A Very Brief History Of Bermuda

by boss 13th April 2016

Photo: Jose Romero / CC

Although Bermuda remained uninhabited until the 1600s, it had been charted as early as 1511 in a book on Spanish exploration in the Caribbean by Peter Martyr. It is named for Juan de Bermudez who captained his ship La Garza near Bermuda in 1503. The name “Ya de demonios”, the Islands of Devils, is seen on a later map, the Mappa Mundi by Sebastian Cabot of 1544. Bermuda was so-named not only because her reefs were a hazard to navigate, but because strange sounds were often heard coming from the islands. Eventually those sounds were found to emanate from hogs and large sea birds.


In 1609, the Sea Venture set sail from England to bring supplies and new settlers to Jamestown, a struggling settlement in Virginia. A terrible storm hit and water filled the lower decks despite the crew throwing as much ballast overboard as possible. They were losing the battle when St. Elmo’s fire, an electrical weather phenomenon which can occur during thunderstorms, appeared on the rigging. Some on board took it as sign of hope, others feared for their lives with renewed vigour. Then a dark smudge of land was seen and Admiral Sir George Somers guided the ship toward it. Their luck held as the ship wedged itself between two reefs which prevented her from being smashed in the shallow waters. All hands were rescued. Once assembled in a sodden mass upon the beach they gave thanks to God. They had found salvation on the uninhabited islands of Bermuda.


Photo: Mercer Balls / CC

Admiral Sir George Somers and his Sea Venture were part of a fleet of nine ships on its way to Jamestown for the Virginia Company, an investment company with a Charter to colonize Virginia. In the storm the fleet was scattered, one ship was never seen again. When Sir George shipwrecked on this land he focused on his original purpose. The settlers and crew soon built two new ships to continue on to Virginia and fulfill their duty. But Bermuda had found a way into their hearts. Hyperbolic description of the potential riches of the land, the pearls, ambergris, and the fertility of the land resulted in a Charter being sought by the same Virginia Company to invest and settle in Bermuda. Sir George died in Bermuda in 1610 when he returned to load up more food for the settlers in Virginia. He died from eating “a surfeit of pork”. We think this means food poisoning. According to local tradition, Sir George so loved Bermuda that he instructed his heart be buried here (his body was returned to his hometown in England, Lyme Regis). The exact location of the Bermuda burial site remains a subject of debate, although there is a plaque suggesting the vicinity of the burial in Somers Garden in St. George’s.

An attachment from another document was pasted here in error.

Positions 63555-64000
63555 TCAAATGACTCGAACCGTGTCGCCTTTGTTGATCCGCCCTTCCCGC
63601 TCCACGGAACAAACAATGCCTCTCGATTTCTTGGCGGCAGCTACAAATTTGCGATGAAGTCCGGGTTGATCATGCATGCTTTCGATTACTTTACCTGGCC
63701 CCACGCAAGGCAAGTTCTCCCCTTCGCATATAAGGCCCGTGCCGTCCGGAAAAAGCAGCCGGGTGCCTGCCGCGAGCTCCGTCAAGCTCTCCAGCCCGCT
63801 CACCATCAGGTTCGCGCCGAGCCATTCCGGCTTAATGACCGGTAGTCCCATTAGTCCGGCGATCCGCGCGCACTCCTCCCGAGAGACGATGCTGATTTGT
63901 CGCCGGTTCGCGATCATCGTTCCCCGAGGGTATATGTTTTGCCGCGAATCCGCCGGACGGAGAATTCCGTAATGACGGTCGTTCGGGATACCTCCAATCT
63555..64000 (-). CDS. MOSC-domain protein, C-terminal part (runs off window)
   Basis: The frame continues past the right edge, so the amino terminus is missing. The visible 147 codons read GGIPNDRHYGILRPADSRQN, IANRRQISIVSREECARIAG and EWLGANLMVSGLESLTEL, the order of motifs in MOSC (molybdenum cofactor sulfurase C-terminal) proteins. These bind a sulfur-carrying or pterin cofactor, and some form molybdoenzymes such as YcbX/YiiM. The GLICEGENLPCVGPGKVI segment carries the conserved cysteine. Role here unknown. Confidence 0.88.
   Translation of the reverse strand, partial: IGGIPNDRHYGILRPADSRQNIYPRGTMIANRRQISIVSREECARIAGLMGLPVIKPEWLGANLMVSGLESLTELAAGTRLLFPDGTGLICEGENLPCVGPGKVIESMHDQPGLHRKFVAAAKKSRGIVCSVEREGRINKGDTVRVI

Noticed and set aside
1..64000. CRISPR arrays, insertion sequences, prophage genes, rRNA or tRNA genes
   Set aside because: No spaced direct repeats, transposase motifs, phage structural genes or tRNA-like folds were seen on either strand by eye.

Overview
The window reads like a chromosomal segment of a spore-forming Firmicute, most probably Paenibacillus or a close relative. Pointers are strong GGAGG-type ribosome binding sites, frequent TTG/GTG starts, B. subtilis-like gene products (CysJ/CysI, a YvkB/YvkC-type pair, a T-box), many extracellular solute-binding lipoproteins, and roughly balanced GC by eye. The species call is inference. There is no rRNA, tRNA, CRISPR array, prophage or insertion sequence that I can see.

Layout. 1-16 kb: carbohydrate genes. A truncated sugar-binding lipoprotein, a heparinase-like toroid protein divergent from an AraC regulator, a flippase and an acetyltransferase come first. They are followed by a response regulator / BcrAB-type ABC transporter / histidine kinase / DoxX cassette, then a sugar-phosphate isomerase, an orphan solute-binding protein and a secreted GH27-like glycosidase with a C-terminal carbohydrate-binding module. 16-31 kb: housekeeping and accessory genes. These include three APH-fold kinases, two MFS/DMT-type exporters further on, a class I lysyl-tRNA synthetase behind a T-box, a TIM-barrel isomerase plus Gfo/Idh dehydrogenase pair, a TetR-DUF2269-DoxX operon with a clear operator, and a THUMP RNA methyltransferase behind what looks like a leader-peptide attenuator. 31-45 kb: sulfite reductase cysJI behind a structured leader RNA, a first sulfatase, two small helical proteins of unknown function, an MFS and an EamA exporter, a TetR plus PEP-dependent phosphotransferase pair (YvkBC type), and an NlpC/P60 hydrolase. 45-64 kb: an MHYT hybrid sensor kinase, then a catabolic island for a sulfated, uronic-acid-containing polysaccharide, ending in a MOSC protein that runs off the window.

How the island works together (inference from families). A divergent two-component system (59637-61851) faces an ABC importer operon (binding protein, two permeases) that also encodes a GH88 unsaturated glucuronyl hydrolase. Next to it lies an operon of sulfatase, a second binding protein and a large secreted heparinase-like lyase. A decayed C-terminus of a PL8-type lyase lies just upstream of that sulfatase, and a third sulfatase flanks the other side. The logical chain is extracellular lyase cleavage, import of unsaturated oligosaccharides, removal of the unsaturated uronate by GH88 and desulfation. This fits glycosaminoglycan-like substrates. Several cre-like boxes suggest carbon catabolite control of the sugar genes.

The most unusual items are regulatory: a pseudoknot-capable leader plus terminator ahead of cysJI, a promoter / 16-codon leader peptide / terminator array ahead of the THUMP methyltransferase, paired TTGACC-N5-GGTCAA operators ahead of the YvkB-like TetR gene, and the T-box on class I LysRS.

The first ship of settlers and the first Governor for Bermuda, Sir Richard Moore, arrived aboard the Plough in 1612. By 1614 they realized that Bermuda did not offer a great return on their investment and the Virginia Company surrendered Bermuda to the Crown. Bermuda then became a colony of Britain. Shortly after, a new company was formed called the Bermuda or Somers Isles Company. It was granted a Charter for “the plantation of the Somers Isles” by King James I, though Bermuda remained subject to His Majesty’s overall command. Bermuda was “rented” if you will, but tobacco did not thrive and the Bermuda Company was dissolved in 1684 with the colony reverting to the Crown.